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Northern Ireland doctor's career on the line over booze-fuelled meltdowns

Tribunal could strike off 38-year-old for conduct


Dr Roisin Hamilton leaving her tribunal hearing at the GMC in Manchester

Dr Roisin Hamilton leaving her tribunal hearing at the GMC in Manchester

Cavendish Press (Manchester) Ltd

Dr Roisin Hamilton leaving her tribunal hearing at the GMC in Manchester

A Northern Ireland-born doctor who had a series of public and alcohol-fuelled meltdowns is facing a battle to save her career in medicine.

Haematology expert Dr Roisin Hamilton (38) was charged with misconduct after she was repeatedly arrested for attacks upon police, airport officials and even her husband over a three-year period.

In one incident a Duty Free airport worker had hot coffee thrown over him by Hamilton, a mother of two, after she got intoxicated on vodka when her plane was delayed.

In a second instance police had to be called to the doctor's family home in Scotland when her estranged husband was forced to shut himself inside the property due to her intoxicated and violent behaviour.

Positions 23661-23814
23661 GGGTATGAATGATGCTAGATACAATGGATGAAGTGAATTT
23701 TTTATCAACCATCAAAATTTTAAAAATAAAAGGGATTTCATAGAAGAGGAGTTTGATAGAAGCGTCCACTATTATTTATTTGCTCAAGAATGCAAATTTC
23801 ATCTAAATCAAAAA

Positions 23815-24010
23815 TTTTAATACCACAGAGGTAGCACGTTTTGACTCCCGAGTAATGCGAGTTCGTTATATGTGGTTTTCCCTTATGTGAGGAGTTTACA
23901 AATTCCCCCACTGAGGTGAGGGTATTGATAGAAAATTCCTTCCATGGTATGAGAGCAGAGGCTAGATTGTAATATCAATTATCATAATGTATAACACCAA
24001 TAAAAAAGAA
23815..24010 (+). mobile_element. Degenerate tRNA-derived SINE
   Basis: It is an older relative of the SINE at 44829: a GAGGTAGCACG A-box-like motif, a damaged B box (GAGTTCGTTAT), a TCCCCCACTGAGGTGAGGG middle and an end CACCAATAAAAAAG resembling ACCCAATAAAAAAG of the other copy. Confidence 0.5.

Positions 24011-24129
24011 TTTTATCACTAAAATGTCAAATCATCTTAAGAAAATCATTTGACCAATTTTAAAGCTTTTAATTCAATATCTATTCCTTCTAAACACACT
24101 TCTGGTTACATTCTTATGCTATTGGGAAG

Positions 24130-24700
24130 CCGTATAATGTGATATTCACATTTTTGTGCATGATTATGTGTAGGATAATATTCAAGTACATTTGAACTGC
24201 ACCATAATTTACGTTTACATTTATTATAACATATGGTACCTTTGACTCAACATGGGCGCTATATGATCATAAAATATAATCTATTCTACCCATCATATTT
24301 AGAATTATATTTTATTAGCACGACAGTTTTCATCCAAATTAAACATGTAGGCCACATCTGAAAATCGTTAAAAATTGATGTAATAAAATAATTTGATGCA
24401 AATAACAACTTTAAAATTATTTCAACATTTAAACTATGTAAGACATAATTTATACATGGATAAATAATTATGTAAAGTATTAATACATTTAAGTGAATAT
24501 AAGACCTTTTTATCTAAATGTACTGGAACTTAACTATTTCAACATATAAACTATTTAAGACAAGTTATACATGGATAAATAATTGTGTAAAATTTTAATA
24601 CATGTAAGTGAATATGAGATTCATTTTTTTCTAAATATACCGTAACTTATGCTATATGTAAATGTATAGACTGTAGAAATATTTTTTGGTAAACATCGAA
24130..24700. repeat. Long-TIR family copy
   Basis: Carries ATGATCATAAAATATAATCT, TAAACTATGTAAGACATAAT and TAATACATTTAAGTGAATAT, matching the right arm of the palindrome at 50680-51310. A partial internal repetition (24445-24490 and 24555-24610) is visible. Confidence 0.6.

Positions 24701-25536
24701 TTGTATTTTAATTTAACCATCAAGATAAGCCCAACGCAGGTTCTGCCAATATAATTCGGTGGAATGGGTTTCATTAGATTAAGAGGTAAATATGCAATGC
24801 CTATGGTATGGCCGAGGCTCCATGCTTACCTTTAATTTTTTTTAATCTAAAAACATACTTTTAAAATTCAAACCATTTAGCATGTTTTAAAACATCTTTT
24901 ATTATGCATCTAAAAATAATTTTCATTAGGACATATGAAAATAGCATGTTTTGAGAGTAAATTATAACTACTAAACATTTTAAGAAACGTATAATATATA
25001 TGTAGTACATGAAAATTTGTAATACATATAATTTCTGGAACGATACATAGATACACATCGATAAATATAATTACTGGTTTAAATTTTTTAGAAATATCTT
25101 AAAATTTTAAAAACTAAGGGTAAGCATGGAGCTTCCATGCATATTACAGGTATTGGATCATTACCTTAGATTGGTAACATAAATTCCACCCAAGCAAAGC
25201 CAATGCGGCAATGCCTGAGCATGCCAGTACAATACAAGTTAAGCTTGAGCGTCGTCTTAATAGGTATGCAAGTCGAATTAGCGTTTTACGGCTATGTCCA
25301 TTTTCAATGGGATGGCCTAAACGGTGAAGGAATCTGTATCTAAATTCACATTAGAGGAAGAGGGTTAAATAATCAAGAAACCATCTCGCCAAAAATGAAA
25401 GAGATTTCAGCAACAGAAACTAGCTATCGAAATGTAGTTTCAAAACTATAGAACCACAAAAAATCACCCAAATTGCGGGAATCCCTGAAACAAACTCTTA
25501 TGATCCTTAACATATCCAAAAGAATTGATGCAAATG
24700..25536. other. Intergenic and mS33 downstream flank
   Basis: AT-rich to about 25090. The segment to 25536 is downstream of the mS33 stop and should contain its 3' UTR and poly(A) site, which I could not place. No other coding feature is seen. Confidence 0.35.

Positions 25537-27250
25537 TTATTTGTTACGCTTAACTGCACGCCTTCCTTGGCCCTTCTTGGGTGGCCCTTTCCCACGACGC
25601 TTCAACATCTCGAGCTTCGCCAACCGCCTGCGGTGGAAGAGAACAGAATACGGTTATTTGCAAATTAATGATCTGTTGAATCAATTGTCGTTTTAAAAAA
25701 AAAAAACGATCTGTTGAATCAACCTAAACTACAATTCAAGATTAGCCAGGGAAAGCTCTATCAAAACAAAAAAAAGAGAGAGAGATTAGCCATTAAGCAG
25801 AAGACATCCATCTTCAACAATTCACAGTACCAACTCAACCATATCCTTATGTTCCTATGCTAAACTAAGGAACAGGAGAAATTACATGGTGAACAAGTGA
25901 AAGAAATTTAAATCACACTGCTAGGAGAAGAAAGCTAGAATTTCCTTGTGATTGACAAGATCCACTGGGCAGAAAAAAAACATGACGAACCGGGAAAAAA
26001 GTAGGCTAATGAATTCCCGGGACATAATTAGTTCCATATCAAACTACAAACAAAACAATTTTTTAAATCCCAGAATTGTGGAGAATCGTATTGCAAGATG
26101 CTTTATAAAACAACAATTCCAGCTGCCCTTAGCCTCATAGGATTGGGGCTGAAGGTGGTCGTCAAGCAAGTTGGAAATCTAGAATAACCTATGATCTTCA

And in a third incident, a policeman was bitten by Hamilton after hospital colleagues stopped her driving away from a hospital whilst drunk.

The latest outburst occurred when police arrested Hamilton for being drunk and abusive during a store opening at a shopping centre in Northern Ireland.

As they detained her, Hamilton dug her finger nails into one officer's arm and shouted: "F*** you!" before repeatedly punching a woman police constable.

The doctor struggled so violently she had to be put in handcuffs and leg restraints before being placed in a cell to sober up.